The Career Center provides opportunities for students — from first year to graduating seniors — and alumni to explore the intersection of their education, values, goals, skills and experiences in order to identify and realize their career aspirations. Among the available career services are counseling by appointment for exploring career goals and on a drop-in basis for quick career questions and resume feedback.
Directors of Undergraduate Study & Faculty
Among Duke's faculty are directors of undergraduate studies (DUSs) in every department and program. In addition to overseeing in-major advising, a department's DUS is the person to contact to learn more about a major that you are considering.
The most knowledgeable resource about a field of study at Duke is right in front of you—the faculty member leading your class. Duke faculty members are teachers committed to giving students individual attention. We encourage you to get to know Duke faculty and seek mentors. A faculty mentor can help you identify courses that are most interesting to you, engage you in conversations that will make what you’re learning more relevant to your life and help you develop and realize career goals and paths.
You can visit your professor's office hours, make an appointment with a faculty member or invite her or him for a free meal (FLUNCH). You can also engage faculty in a less formal environment through the Faculty-in-Residence and Faculty Outings programs.
Counseling and Psychological Services offers many services to Duke students, including individual counseling/psychotherapy, consultation, couples and group counseling, assistance with referrals and more. Staff members provide confidential assessment and brief counseling/therapy for students whose concerns range from the normal challenges of everyday life to more disruptive psychological concerns to concerns about friends or family members.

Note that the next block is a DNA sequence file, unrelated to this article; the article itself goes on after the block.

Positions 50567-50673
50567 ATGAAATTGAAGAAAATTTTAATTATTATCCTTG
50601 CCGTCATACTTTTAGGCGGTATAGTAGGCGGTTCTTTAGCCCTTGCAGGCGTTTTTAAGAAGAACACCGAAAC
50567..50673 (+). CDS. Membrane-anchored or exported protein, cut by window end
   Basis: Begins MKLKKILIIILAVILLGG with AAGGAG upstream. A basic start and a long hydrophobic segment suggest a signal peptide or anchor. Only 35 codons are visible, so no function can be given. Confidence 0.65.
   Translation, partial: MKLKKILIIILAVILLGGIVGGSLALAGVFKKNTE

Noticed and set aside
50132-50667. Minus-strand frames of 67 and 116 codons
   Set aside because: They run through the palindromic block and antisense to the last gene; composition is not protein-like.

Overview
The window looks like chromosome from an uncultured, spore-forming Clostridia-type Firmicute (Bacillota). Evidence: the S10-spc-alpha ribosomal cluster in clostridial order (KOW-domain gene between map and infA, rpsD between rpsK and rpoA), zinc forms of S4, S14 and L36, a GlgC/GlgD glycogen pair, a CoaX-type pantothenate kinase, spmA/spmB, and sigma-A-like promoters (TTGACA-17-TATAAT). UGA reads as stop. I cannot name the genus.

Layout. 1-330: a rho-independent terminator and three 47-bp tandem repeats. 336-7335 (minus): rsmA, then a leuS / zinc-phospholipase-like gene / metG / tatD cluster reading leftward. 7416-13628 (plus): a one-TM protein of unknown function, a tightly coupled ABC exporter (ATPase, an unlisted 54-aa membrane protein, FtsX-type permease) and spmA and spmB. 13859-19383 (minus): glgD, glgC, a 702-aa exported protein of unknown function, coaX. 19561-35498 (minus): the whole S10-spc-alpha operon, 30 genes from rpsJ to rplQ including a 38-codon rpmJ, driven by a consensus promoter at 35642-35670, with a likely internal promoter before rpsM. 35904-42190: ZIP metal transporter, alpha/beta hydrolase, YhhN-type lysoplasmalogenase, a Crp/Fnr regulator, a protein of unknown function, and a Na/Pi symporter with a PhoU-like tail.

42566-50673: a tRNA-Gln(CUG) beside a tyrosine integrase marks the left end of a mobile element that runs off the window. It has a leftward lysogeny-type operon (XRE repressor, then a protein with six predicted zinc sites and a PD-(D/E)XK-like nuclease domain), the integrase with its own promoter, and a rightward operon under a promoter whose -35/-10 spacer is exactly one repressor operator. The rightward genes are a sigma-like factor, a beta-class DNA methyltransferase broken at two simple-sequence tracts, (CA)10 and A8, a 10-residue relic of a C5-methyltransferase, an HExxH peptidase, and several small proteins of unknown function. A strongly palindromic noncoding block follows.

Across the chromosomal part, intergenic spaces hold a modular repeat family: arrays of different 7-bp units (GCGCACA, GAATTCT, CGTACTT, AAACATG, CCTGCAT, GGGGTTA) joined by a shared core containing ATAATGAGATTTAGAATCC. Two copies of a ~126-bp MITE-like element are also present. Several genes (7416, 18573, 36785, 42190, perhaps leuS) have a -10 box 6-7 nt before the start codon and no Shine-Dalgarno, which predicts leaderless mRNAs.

Residence Hall Librarians
Your residence hall librarian is your go-to person for any questions about the Duke University Libraries in general or about research needs in particular during your first year. Each East Campus dorm (or section of a dorm) is matched with a subject librarian who works with students throughout their first year at Duke. The residence hall librarian serves as your individual point of contact for the libraries. He or she contacts you throughout the year to provide information about events of interest, new services, research databases and information tools.
Duke's residence halls are part of its educational experience, and the Housing, Dining & Residential Life staff aims to maintain a residential campus that fosters community and personal growth. The resident assistant (RA) for your floor is your local resource for support and advice related to residential life and also organizes group activities for your community. Residence coordinators (RCs) are full-time staff members who manage the residence halls in their neighborhood, promoting engagement in the residential community and responding to student concerns.
The tutors at the Writing Studio, part of the Thompson Writing Program, provide guidance in improving all aspects of the writing process. The studio's expertise is particularly helpful when you want to make a strong argument in a paper or other writing assignment, one that conveys to your instructor the clarity of your position and the depth of your research. In addition, the Writing Studio provides special consulting for ESL (English as a second language) students.